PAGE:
UN SG hails 'age of accountability' at ICC review conference

[JURIST] UN Secretary General Ban Ki-moon [official website] on Monday hailed [statement] the dawning of an "age of accountability" during the opening day of the review session of the International Criminal Court (ICC) [official website]. Ban described the first Review Conference of the Rome Statute [official website], where delegates from ICC member states will consider amendments to the founding statute [texts], as a "landmark in the history of international criminal justice" and continued:

The old era of impunity is over. In its place, slowly but surely, we are witnessing the birth of a new Age of Accountability. There is no going back. In this new age of accountability, those who commit the worst of human crimes will be held responsible. Whether they are rank-and-file foot soldiers or military commanders, whether they are lowly civil servants following orders, or top political leaders, they will be held accountable. ... [I]f the ICC is to have the reach it should possess, if it is to become an effective deterrent as well as an avenue of justice, it must have universal support. Only then will perpetrators have no place to hide. No government or justice system that is complicit in international crimes can any longer shield the perpetrators from justice.
Ban went on to defend the ICC against charges of selectivity in its investigations, which has been an accusation frequently leveled at the court due to the fact that most of its caseload is from Africa, causing tense relations with the governments in the region. Ban stated that "African society is cheering" because the court is on the side of the victims. Ban pointed to the support for the court among African non-governmental organizations as an indication of support for the ICC from African civil society. ICC Chief Prosecutor Luis Moreno-Ocampo [official profile] described the change [BBC report] in the international legal system since the establishment of the court as a legal revolution, and said the the attitude in Africa was changing in favor of the court.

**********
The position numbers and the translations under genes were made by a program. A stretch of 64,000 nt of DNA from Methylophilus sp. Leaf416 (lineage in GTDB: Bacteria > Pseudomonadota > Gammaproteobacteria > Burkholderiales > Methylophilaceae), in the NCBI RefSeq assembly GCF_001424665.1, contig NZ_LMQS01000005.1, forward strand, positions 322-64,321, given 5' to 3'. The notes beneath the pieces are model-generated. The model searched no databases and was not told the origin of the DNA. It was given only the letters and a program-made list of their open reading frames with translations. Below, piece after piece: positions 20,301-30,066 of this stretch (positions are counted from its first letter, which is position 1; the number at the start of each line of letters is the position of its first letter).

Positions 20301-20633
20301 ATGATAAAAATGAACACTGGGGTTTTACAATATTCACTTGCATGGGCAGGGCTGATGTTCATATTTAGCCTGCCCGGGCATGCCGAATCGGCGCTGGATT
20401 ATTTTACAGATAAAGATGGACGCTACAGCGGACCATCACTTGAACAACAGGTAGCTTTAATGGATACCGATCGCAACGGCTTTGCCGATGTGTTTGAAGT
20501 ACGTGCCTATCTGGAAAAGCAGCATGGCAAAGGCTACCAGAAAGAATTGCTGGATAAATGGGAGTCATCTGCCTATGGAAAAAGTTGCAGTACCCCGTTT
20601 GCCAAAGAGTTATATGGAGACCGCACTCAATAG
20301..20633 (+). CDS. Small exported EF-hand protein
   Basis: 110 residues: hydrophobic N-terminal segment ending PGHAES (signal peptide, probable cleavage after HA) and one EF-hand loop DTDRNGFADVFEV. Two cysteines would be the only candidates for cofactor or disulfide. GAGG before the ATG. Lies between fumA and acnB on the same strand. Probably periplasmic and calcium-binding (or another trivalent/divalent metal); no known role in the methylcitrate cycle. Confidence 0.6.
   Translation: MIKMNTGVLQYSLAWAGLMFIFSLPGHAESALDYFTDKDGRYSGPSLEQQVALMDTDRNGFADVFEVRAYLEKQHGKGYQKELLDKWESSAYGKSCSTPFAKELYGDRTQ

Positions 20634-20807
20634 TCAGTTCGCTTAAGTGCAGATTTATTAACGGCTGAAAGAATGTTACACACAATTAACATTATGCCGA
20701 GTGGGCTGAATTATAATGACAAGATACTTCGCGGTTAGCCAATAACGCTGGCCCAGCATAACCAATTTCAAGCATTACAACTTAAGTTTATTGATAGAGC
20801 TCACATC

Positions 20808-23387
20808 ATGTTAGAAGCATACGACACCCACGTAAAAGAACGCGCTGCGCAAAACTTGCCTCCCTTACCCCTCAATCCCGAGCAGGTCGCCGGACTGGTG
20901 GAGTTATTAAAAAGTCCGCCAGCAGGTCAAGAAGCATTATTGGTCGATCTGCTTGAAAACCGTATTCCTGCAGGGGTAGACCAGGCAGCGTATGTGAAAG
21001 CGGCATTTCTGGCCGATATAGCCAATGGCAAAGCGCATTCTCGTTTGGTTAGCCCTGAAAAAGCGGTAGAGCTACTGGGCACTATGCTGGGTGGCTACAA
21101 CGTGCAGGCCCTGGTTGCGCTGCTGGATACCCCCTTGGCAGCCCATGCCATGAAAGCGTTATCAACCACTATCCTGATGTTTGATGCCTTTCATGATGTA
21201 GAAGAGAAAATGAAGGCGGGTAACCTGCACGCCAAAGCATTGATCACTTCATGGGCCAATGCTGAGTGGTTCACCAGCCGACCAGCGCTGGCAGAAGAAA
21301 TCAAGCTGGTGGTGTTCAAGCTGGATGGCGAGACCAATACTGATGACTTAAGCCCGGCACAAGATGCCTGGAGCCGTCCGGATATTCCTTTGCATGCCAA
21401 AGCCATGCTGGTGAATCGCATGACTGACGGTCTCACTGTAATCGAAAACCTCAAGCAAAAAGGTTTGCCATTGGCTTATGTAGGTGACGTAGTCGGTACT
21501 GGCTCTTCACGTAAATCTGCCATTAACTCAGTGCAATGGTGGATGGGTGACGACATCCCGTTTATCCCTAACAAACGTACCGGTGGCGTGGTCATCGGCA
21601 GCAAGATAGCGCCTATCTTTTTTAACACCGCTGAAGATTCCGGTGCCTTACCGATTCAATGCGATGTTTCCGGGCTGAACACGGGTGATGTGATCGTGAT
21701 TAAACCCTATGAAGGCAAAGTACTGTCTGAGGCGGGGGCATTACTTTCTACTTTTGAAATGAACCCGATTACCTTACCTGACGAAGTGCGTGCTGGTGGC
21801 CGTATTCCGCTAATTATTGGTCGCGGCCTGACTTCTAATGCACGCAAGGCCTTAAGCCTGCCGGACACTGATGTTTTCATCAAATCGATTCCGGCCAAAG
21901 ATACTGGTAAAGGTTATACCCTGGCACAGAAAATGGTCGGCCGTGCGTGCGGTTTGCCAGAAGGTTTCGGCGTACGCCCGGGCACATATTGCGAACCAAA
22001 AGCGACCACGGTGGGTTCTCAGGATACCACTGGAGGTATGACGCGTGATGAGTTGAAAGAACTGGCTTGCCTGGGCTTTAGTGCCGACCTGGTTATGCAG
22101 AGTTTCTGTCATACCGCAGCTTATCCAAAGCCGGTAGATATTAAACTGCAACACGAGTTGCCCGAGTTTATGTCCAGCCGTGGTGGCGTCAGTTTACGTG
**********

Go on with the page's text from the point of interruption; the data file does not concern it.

Last week, a collection of African civil society organizations urged greater cooperation [JURIST report] between the ICC and African nations during the review conference. The group of 124 organizations called on African governments to enhance their cooperation with the court and to make greater efforts in the execution of outstanding warrants. The declaration also urged member states to improve their national judicial systems in order to maintain the court's status as one of last resort, and called on states that had not ratified the Rome Statute to do so. In May, the ICC sent a delegation [JURIST report] from the Office of the Prosecutor to Guinea to further investigate the killing of more than 150 pro-democracy protesters [BBC backgrounder] in Conakry in September 2009. In March, Moreno-Ocampo submitted [JURIST report] to ICC judges the names of 20 senior political and business leaders who "bear the gravest responsibility" for the deadly violence perpetrated after Kenya's 2007 presidential election [JURIST news archive]. In March 2009, the ICC issued an arrest warrant [JURIST report] for Sudanese head of state Omar al-Bashir [ICC materials, PDF; JURIST news archive], charging him with seven counts of war crimes and crimes against humanity, but declining to charge him with genocide. The warrant was rejected [BBC report] by Bashir, and strongly denounced [Reuters report] by the chairman of the African Union (AU) [official website], Muammar al-Gaddafi [BBC profile]. Gaddafi described the warrant as a form of terrorism and raised the possibility of the withdrawal of African member states in protest.

 

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